Saturday, April 09, 2005

MG-Rover, the American Auto Industry's Future?

It's the end of an era for Britain. Many news articles have talked of MG-Rover being the last major independent car maker in Britain, but I would argue it stopped being independent several years ago when it was purchased by BMW. These last few years of "independence" were really only continued selling of old designs. The lack of money never allowed a new generation of vehicles to emerge, and the result was just a dying company selling out the last of its models until they became so outdated no one would buy them.

I see a lot of similarities between the American auto industry and MG-Rover, specifically GM and MG-Rover. GM doesn't have enough money right now to make new car models, at least RWD ones. The Zeta platform was cancelled to make room for new SUVs, a market that has been and will continue to diminish for the next century because of the end of the petroleum age.

There's also a habit of American manufacturers refusing to upgrade the engineering that supports their cars. Ford's Crown Victoria can be traced back decades. GM harnesses 4 speed automatic transmissions to twenty year old iron block v6s. Ford upgrades its two decade old Mustang, and it sells out. GM refuses to do anything so radical.

All the Big 3 and MG-Rover had executive cultures that were against change. The American reason for refusing to change probably had more to do with an obsession for short term profit, wringing out every last cent out of an aging platform. The British reason for doing it was probably just a cultural refusal to change anything. But the end result is the same, more modern vehicles from foreign competitors.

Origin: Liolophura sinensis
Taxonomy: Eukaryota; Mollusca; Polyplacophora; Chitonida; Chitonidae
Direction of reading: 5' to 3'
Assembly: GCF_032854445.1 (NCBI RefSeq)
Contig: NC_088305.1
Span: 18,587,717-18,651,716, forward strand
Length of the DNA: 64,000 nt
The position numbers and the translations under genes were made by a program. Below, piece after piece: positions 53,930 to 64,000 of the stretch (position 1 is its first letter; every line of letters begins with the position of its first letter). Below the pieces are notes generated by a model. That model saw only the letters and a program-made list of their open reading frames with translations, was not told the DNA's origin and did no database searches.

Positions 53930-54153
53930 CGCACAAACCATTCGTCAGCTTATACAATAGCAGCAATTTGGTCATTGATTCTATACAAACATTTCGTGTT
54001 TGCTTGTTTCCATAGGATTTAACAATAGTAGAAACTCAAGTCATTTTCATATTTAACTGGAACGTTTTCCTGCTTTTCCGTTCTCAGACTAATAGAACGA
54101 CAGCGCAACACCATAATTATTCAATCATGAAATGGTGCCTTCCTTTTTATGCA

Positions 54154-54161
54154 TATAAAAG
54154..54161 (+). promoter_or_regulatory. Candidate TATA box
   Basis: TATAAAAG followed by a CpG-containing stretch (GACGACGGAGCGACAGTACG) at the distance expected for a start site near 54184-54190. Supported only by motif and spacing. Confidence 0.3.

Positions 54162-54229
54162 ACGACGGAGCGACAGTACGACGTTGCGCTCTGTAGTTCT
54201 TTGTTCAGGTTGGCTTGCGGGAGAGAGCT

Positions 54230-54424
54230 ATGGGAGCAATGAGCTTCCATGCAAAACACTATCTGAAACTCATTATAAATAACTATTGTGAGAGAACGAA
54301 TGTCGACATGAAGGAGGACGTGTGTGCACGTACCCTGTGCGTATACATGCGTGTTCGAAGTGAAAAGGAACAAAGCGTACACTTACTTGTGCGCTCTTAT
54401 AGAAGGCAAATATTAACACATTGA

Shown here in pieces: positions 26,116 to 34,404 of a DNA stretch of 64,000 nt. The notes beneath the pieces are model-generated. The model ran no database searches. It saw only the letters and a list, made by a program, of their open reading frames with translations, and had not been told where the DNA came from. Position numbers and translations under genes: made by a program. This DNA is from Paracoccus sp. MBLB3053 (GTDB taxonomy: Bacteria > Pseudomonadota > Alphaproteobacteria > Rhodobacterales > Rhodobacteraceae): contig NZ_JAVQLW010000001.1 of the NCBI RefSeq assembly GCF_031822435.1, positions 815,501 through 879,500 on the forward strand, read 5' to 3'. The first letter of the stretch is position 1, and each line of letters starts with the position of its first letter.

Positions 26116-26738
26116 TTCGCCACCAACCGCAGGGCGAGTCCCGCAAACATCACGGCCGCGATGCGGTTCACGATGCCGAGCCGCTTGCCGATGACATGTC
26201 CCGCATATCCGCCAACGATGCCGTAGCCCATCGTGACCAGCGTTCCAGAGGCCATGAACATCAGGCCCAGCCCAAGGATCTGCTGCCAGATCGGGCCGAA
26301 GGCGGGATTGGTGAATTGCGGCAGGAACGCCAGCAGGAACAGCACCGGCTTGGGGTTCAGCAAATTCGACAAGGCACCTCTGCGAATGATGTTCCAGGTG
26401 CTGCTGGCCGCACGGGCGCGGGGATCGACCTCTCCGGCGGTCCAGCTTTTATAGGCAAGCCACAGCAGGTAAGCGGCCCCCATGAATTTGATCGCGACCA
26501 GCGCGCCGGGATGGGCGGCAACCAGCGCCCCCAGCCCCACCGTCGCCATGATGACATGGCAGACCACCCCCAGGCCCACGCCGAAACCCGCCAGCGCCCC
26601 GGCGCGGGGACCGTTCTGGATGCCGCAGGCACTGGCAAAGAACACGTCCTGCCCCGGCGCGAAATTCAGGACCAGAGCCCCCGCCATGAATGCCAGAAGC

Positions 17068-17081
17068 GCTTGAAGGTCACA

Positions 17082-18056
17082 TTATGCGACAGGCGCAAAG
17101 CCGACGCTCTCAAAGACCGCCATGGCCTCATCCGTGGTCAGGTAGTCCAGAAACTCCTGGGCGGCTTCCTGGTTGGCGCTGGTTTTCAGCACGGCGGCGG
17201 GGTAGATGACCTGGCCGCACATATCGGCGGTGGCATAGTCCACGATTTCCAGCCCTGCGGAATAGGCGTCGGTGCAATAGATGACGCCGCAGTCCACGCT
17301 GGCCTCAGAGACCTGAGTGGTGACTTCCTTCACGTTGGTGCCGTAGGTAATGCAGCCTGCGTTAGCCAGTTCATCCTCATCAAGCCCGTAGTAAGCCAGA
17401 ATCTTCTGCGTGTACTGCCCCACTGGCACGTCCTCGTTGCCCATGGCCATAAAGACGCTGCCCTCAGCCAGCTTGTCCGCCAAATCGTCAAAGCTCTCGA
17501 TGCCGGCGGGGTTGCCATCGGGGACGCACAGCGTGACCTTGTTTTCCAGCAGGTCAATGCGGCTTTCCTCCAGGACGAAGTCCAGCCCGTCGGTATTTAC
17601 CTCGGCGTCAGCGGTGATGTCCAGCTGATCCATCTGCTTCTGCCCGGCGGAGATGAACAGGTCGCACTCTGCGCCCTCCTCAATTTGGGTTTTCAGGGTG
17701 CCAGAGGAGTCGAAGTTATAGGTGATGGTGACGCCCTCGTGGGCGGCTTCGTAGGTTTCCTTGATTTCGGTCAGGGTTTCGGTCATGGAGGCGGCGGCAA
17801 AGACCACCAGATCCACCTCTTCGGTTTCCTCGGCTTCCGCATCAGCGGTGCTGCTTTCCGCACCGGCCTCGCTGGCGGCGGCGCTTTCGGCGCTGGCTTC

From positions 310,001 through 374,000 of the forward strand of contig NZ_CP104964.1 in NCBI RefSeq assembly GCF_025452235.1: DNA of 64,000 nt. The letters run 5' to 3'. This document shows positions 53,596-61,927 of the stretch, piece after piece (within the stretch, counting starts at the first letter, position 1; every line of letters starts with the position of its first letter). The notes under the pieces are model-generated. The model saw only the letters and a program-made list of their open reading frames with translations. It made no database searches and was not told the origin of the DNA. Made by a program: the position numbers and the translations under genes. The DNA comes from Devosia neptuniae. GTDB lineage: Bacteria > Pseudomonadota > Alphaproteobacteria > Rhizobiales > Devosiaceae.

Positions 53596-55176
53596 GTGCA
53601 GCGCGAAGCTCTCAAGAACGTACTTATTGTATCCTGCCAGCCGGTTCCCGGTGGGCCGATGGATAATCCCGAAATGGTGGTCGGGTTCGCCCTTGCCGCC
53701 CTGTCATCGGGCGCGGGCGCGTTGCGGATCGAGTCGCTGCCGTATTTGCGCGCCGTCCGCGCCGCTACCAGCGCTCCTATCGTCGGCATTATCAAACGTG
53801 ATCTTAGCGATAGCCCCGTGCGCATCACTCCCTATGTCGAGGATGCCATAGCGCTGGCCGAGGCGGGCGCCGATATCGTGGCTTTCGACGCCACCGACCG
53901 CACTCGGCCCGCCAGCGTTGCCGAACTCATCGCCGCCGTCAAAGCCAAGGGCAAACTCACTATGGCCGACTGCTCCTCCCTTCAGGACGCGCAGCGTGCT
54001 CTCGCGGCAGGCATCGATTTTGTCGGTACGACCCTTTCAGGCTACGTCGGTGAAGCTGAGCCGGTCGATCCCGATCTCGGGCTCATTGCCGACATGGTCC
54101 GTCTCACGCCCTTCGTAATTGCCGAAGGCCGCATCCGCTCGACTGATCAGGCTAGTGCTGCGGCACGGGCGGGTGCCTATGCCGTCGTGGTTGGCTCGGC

MG-Rover at the end tried to bring in vehicles from the 3rd world, specifically from Tata, an Indian manufacturer. It didn't work. South Korea is hardly a third world country, but GM's importing over of the Aveo from there is a similar idea. It seems like a good idea, but it just won't make the same kind of profit a homemade little car would. It also shows that GM doesn't have the ability to create a cheap small car on its own, the same problem MG-Rover had. The more you import for others, the less likely you'll be able to make it on your own. Small cars are a very competitive market with low profits. To not invest in this area and depend on others is very risky.

What can GM and the rest of the American auto industry do to avoid the fate of MG-Rover? Even a liberal government like the one run by Tony Blair, is refusing to completely prop up the company. And that's right before an election. The Bush administration will not be a friend to a blue state industry, especially in an off-election year. So the American auto industry better tread carefully to avoid bankruptcy. The Big 3 should invest in areas where they know the future will be. Invest in new car platforms. Don't think mediocre designs atop old platforms is competitive. It isn't. It never has been. Be daring in design. And don't depend on a roadster to rescue your company. It didn't work for MG-Rover with their MG-TF, it won't work for GM with the Solstice and Sky. It's a small market niche, that holds profit potential, but just isn't enough to maintain an entire company. Spend the money where your competitors are spending it: hybrids, small and midsize sedans. Not SUVs.